Another important consideration in drafting a “no dating” policy is to decide what the consequences of a violation of the policy may be.  An absolute prohibition may simply drive the conduct under the radar rather than prevent it. Typically, the company will reserve the right to transfer, reassign or possibility even terminate one or both participants in the relationship. Despite the logistical and practical problems that may arise when drafting such a policy, it is worth considering whether a formal policy of some sort is appropriate, particularly between supervisors and subordinates.


Consensual Relationship Acknowledgment:

When a romantic relationship does arise, for the reasons discussed above, it is very important to identify the relationship in writing as consensual as early as possible. We advise that the company have the employees sign a “consensual relationship acknowledgement,” which serves several purposes.

For example, the consensual relationship acknowledgment confirms each participant’s awareness of the company’s nondiscrimination policy and is used in conjunction with interviews to help verify and document that the parties really are engaged in a consensual relationship.  The parties to the relationship are cautioned that the relationship can’t interfere with the work of the company. The acknowledgement also identifies the consequences should the relationship become a distraction or otherwise problematic. The acknowledgment makes clear that if the relationship ever evolves and is no longer welcome, or in the event that a participant later feels he or she is the victim of harassment, the employee must immediately notify HR so that the company can take effective steps to remedy the issue.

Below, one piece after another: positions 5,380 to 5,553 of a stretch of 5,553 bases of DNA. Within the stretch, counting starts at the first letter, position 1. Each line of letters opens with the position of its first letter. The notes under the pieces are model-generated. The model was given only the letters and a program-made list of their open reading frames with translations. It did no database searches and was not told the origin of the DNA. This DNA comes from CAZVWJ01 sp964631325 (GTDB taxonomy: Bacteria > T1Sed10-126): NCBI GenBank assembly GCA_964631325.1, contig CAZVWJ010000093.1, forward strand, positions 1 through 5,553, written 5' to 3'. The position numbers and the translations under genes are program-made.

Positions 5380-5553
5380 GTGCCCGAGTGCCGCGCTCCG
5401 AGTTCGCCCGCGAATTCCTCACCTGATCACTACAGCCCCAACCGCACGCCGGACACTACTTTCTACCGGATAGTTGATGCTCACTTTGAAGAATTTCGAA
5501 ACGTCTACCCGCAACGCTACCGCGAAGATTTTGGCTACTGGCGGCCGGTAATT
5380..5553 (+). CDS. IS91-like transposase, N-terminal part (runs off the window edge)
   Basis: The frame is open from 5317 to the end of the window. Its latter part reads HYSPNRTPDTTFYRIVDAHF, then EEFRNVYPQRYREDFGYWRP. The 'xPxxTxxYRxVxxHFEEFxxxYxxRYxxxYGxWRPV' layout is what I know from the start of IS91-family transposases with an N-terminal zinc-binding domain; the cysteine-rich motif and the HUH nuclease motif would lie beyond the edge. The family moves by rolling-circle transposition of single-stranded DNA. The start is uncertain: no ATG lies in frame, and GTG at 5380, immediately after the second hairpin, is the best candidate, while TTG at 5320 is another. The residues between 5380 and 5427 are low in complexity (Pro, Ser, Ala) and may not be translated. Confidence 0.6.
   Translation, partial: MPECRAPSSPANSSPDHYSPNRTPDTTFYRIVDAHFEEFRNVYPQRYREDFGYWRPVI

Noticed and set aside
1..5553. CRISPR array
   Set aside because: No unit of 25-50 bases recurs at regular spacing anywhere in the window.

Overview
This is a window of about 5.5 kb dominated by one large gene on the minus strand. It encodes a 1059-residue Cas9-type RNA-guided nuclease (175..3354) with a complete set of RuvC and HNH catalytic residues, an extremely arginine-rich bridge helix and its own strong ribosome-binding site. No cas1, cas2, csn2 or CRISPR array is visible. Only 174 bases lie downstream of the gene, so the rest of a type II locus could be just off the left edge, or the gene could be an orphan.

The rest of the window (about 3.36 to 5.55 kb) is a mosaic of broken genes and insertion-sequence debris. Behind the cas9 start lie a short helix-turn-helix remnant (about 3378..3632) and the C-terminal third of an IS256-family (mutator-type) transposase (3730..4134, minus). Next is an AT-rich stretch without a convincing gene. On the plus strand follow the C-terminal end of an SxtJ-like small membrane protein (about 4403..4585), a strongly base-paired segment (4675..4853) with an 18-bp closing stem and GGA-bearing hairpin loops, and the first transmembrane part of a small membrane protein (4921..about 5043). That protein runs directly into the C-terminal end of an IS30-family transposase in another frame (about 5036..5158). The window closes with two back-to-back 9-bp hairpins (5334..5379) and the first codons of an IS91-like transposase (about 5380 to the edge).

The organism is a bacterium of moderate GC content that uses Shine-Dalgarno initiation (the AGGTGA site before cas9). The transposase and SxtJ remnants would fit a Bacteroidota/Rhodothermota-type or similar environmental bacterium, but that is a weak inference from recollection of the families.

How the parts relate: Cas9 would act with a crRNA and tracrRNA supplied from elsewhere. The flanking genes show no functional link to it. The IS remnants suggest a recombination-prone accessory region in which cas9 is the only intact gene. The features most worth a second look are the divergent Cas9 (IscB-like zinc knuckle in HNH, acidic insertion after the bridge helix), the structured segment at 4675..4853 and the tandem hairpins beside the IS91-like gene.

Employers who think ahead and have policies and training in place will be better prepared to manage the romantic relationships that inevitably arise.  Should the company become aware of a romantic relationship, prompt action to investigate and respond can help avoid the prospect of costly, protracted and often embarrassing civil litigation.




Randall Sutton is a partner in the Employment Law & Litigation practice group. Randy is also a member of the Health and Wine & Vine industry groups. The information in this article is not intended to provide legal advice. For professional consultation, please contact Randy at rsutton@sglaw.com at Saalfeld Griggs PC. 503.399.1070.

The contents of this publication are current as of February 14, 2022 and should not be construed as legal advice. Information in this publication may only apply in certain states. Readers should not act upon information presented in this publication without individual professional counseling. Receipt of this publication does not constitute or create an attorney-client relationship. The material in this publication may not be reproduced without the written permission of Saalfeld Griggs PC. © 2022 Saalfeld Griggs PC